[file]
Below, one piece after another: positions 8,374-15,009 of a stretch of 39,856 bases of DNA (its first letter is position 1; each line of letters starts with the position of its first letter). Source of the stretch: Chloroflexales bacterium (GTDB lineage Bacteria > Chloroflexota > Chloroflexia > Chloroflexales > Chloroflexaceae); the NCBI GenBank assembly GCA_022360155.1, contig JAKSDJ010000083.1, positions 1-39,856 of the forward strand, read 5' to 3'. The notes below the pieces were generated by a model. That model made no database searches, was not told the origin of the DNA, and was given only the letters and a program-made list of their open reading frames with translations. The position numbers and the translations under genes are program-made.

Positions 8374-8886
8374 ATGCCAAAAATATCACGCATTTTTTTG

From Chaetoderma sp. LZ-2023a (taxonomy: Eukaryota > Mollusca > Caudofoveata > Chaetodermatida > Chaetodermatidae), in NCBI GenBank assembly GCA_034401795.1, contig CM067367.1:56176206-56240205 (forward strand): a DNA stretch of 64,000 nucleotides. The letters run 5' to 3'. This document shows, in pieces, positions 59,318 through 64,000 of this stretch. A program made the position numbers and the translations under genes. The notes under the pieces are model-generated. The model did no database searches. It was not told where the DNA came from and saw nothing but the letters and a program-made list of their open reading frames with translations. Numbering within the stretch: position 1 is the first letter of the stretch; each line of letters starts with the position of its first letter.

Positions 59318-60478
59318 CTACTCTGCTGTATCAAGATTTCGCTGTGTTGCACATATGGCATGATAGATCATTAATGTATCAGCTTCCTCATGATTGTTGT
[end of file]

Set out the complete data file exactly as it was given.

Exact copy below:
Below, one piece after another: positions 8,374-15,009 of a stretch of 39,856 bases of DNA (its first letter is position 1; each line of letters starts with the position of its first letter). Source of the stretch: Chloroflexales bacterium (GTDB lineage Bacteria > Chloroflexota > Chloroflexia > Chloroflexales > Chloroflexaceae); the NCBI GenBank assembly GCA_022360155.1, contig JAKSDJ010000083.1, positions 1-39,856 of the forward strand, read 5' to 3'. The notes below the pieces were generated by a model. That model made no database searches, was not told the origin of the DNA, and was given only the letters and a program-made list of their open reading frames with translations. The position numbers and the translations under genes are program-made.

Positions 8374-8886
8374 ATGCCAAAAATATCACGCATTTTTTTG

From Chaetoderma sp. LZ-2023a (taxonomy: Eukaryota > Mollusca > Caudofoveata > Chaetodermatida > Chaetodermatidae), in NCBI GenBank assembly GCA_034401795.1, contig CM067367.1:56176206-56240205 (forward strand): a DNA stretch of 64,000 nucleotides. The letters run 5' to 3'. This document shows, in pieces, positions 59,318 through 64,000 of this stretch. A program made the position numbers and the translations under genes. The notes under the pieces are model-generated. The model did no database searches. It was not told where the DNA came from and saw nothing but the letters and a program-made list of their open reading frames with translations. Numbering within the stretch: position 1 is the first letter of the stretch; each line of letters starts with the position of its first letter.

Positions 59318-60478
59318 CTACTCTGCTGTATCAAGATTTCGCTGTGTTGCACATATGGCATGATAGATCATTAATGTATCAGCTTCCTCATGATTGTTGT